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In several recent Plain Dealer articles, the paper has reported that many Ohio lawmakers are opposed to Gov. Kasich’s endeavor to eliminate personal income tax while offsetting the revenue loss by increasing other taxes.

O
ne article explained that there are now three different budget plans: Gov. Kasich’s, the House’s, and the Senate’s. The governor’s original $138.7 billion budget sought a 23 percent income tax cut, which would be partially offset by increasing sales tax and commercial activity, tobacco, and fracking taxes, among other things.

HB 64, the 3,215-page bill passed by the Ohio House last week, offered its own $131.6 billion budget. It “gutted” much of Gov. Kasich’s proposal and drastically increased spending on other initiatives, like education. Though it now proceeds to the Senate, lawmakers there insist on starting from scratch. Sen. Scott Oelslager remarked, “Perhaps some of the House proposal, as well as the governor's proposal, will end up in our budget.”

The day after HB 64 was released, The Plain Dealer reported that Gov. Kasich was not very happy; his administration characterized the bill as a “missed opportunity” for tax reform, and a threat to Ohio’s economic recovery. It only reduces income tax by 6.3 percent (compared to 23 percent in the governor’s budget). “That would reduce Ohio's income tax rate from 5.33 percent to 4.99 percent on residents making more than $200,000 per year…” according to the paper.

In addition, it proposes spending $280 million more than Gov. Kasich did for primary and secondary education, and does not seek to raise sales taxes or commercial activity, tobacco, or fracking taxes to offset other decreases, as proposed in the governor’s plan.

Besides education spending, the other big “chunk” in HB 64 is Medicaid spending. The bill raises Ohio’s hospital franchise fee, resulting in more Medicaid matching funds from the federal government. Also, it continues the acceptance of federal funding for Medicaid expansion for another two years, after which the federal support will begin to wane.

Some say the House budget is “good news”

On the other hand, in a recent Tax Foundation essay, economist Scott Drenkard opines that HB 64 was a marked improvement on Gov. Kasich’s budget plan because the governor’s plan was “deeply in conflict with itself.”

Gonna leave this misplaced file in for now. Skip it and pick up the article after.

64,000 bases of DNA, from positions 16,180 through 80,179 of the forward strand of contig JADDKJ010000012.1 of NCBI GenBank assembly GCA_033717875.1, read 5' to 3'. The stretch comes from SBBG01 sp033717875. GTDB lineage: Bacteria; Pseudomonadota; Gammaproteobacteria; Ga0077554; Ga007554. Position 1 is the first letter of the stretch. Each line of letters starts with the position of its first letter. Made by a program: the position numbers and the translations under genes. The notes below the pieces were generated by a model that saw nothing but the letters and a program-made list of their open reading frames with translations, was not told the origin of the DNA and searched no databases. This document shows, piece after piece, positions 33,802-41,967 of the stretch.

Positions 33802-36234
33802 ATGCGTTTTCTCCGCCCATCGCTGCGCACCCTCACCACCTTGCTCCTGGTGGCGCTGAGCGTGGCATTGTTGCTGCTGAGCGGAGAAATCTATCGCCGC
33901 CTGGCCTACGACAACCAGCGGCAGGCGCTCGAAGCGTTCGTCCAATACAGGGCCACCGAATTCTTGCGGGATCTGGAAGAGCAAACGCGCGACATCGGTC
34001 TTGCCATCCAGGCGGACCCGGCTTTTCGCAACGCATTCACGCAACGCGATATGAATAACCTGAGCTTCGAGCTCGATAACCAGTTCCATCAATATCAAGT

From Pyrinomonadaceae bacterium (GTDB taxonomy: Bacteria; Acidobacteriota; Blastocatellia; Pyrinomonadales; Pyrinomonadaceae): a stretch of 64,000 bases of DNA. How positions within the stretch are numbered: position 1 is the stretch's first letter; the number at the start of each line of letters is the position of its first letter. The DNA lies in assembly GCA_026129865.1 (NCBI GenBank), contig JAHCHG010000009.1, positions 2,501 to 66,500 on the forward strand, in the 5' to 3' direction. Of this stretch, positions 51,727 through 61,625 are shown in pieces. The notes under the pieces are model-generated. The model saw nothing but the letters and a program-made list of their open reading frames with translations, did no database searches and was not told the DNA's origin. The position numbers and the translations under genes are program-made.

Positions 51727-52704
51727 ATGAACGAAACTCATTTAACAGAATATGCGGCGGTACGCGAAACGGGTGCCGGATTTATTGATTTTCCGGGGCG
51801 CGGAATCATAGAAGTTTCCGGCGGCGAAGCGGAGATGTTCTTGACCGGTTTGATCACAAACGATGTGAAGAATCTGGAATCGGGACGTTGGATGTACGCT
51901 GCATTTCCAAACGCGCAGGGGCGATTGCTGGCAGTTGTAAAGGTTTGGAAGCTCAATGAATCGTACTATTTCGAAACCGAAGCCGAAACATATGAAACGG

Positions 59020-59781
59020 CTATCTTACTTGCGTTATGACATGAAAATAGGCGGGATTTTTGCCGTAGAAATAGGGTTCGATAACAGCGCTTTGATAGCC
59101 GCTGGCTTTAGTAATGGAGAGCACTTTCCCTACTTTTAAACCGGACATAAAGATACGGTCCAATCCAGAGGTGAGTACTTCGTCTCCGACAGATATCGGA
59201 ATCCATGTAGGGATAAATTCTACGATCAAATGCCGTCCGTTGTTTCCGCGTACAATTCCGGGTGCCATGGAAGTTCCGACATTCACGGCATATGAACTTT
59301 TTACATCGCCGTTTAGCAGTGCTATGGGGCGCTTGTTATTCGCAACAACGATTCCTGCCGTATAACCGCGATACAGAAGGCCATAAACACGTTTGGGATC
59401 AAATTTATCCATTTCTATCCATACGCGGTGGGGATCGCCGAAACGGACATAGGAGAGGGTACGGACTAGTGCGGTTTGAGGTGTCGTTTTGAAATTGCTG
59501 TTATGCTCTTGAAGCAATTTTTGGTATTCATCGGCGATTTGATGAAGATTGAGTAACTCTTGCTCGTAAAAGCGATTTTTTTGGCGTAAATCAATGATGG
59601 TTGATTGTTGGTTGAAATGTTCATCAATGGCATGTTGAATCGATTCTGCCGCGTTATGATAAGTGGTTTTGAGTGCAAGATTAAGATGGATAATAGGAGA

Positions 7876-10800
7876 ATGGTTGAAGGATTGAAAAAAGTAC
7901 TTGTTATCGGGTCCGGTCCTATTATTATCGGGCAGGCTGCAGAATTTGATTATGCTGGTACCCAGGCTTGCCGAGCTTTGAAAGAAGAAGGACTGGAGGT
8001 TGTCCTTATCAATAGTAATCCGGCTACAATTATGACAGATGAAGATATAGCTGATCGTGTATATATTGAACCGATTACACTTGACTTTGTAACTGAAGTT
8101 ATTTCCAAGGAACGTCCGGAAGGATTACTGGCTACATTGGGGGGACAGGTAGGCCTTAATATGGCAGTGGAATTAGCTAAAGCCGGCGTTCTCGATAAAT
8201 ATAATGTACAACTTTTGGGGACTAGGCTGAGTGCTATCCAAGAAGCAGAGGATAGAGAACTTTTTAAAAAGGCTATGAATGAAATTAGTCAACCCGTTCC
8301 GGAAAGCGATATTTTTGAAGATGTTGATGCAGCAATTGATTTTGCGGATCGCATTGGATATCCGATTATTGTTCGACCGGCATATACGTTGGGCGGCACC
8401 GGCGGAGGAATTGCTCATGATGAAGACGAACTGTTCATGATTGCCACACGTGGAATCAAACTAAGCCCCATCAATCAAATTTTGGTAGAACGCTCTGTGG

Drenkard asserts that the internal conflict stems from the offsets the governor chose to utilize to balance the income tax reduction. Acknowledging that when done correctly, such “tax swaps…can reduce highly harmful taxes while offsetting revenue losses by leaning on less distortive taxes,” Gov. Kasich’s proposal “lean[s] on economically distortive, nontransparent taxes to make the ledger balance,” like the commercial activity tax (CAT). Drenkard has characterized a CAT as the most economically damaging and non-transparent offset. This is so, in part, because it has a pyramiding effect that ratchets up the final cost of goods for the consumer by taxing every step a product takes before reaching the end user.

HB 64 fixes this by keeping the CAT at its current rate. Other problems HB 64 avoids are “prohibition style levels” of cigarette taxes and the proposed 100 percent exemption of all pass-through business income. Drenkard warns that this would simply facilitate “opportunities for tax avoidance, as wage earners could reclassify themselves as small businesses to get big tax savings.”

The budget deadline approaches

Lawmakers have until June 30, 2015, to pass a unified budget, which Gov. Kasich can veto in whole or part. Despite the tight deadline, Senate GOP spokesman John Fortney does not think there will be a “massive fight.”

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